New paper: Tolerability and blinding of 4×1 high-definition transcranial direct current stimulation (HD-tDCS) at two and three milliamps
Jaclyn Reckow, Annalise Rahman-Filipiak, Sarah Garcia, Stephen Schlaefflin, Oliver Calhoun, Alexandre F. DaSilva, Marom Bikson, Benjamin M. Hampstead
Transcranial direct current stimulation (tDCS) is an in-demand form of neuromodulation generally regarded as safe and well tolerated. However, few studies have examined the safety, tolerability, or blinding of High Definition (HD-) tDCS, especially in older adults and at stimulation intensities of 2 milliamps (mA) or greater.
We examined the rates of serious adverse events and common side effects to establish safety and tolerability, respectively, in HD-tDCS. Blinding was evaluated using participants’ accuracy in correctly stating their condition (i.e., active or sham).
The sample included 101 older adults (Mage = 69.69, SD = 8.33; Meduc = 16.27, SD = 2.42) who participated in our double blind randomized controlled studies or in case studies that used HD-tDCS for 20–30 min at 2 mA (n = 66, 31 active) or 3 mA (n = 35, 20 active). Participants completed a standardized side effect questionnaire and were asked whether they received active or sham stimulation at the end of each session.
There were no serious adverse events and no participants withdrew, suggesting that HD-tDCS meets basic safety parameters. Tolerability was comparable between active and sham HD-tDCS regardless of intensity (2 mA and 3 mA) in first session (allp > .09). Tingling was the most commonly endorsed item (59% active; 56% sham) followed by burning sensation (51% active; 50% sham), the majority of which were mild in nature. “Severe” ratings were reported in fewer than 4% of sessions. Blinding appeared adequate since there were no significant group differences between individuals correctly stating their stimulation condition (χ2 = 0.689, p = .679). The above tolerability and blinding findings generally persisted when multiple session data (i.e., 186 total sessions) were considered.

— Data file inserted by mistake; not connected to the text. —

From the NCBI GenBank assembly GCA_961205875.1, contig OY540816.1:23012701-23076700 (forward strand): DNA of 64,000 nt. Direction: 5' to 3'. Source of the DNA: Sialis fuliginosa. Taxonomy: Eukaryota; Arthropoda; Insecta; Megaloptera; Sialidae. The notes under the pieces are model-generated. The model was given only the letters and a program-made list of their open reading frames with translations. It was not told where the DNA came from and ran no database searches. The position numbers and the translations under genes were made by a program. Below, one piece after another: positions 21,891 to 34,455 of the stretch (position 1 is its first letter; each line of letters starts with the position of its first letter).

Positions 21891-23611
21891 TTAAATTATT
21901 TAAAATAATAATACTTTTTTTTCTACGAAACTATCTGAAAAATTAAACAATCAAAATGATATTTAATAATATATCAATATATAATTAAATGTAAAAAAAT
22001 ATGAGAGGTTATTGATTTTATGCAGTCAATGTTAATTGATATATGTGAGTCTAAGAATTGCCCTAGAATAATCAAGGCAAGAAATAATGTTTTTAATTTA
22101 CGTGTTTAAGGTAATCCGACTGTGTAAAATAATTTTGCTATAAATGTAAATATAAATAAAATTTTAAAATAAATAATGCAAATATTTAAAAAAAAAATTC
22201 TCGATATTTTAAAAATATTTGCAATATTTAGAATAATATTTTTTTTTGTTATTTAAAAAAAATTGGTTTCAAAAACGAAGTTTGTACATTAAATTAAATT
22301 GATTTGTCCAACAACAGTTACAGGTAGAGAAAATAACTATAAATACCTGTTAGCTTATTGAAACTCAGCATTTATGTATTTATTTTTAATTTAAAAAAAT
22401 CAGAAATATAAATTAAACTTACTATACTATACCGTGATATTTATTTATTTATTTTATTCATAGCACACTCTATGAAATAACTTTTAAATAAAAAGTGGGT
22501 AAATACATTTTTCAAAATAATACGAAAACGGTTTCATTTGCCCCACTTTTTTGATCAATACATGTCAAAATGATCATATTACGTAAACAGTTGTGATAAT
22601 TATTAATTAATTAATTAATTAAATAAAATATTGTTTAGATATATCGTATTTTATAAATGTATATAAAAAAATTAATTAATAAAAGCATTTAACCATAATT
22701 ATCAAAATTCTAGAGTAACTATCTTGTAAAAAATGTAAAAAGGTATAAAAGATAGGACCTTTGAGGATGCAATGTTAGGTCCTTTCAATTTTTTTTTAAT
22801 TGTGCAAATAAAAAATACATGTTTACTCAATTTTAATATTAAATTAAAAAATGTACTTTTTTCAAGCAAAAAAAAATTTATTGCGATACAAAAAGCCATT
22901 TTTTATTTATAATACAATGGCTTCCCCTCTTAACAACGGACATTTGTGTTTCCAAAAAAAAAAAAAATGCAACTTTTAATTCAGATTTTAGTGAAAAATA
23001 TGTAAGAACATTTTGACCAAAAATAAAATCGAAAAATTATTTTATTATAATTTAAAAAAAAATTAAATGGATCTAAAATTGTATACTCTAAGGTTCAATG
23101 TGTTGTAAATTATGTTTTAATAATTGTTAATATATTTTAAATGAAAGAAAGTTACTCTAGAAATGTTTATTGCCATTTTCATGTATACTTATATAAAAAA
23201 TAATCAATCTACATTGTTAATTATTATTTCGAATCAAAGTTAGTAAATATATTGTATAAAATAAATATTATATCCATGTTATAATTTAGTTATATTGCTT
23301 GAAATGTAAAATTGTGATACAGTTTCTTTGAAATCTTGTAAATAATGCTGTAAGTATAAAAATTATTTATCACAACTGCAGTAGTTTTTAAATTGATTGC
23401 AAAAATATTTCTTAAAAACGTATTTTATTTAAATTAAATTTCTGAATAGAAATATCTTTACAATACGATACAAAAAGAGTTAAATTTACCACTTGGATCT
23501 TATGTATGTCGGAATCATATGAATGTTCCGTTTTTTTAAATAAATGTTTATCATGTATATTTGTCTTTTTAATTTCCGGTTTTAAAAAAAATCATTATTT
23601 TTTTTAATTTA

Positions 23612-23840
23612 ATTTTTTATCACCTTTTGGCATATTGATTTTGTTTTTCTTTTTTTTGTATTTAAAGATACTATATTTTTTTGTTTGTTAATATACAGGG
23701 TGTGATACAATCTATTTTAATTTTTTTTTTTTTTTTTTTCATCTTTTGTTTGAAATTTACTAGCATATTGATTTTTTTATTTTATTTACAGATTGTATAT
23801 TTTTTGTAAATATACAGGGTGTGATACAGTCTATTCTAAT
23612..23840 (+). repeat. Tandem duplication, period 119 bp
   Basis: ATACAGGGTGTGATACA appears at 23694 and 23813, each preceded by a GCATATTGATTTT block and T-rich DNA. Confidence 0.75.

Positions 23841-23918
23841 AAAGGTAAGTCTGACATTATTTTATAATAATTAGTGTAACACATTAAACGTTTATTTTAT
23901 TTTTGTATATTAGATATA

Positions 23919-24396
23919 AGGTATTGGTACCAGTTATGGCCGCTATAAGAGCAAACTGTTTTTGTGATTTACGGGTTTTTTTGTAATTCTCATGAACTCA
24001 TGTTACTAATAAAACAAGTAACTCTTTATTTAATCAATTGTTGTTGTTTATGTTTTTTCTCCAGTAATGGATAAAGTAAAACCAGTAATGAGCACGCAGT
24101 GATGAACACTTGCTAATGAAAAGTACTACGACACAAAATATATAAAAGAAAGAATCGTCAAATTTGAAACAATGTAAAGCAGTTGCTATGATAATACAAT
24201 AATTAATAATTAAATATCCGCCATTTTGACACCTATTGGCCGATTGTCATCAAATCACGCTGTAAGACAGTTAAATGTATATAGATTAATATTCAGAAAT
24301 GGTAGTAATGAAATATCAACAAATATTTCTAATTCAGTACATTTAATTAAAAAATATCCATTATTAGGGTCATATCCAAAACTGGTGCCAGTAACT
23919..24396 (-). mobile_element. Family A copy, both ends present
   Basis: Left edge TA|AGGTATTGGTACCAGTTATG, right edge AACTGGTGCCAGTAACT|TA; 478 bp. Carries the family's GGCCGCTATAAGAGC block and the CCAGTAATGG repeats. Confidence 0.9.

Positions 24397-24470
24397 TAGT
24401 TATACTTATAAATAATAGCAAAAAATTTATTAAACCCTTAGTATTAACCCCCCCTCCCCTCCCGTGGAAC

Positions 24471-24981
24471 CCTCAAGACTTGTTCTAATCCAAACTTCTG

HD-tDCS appears well-tolerated and safe with effective sham-control in older adults, even at 3 mA. These data support the use of HD-tDCS in randomized controlled trials and clinical translation efforts.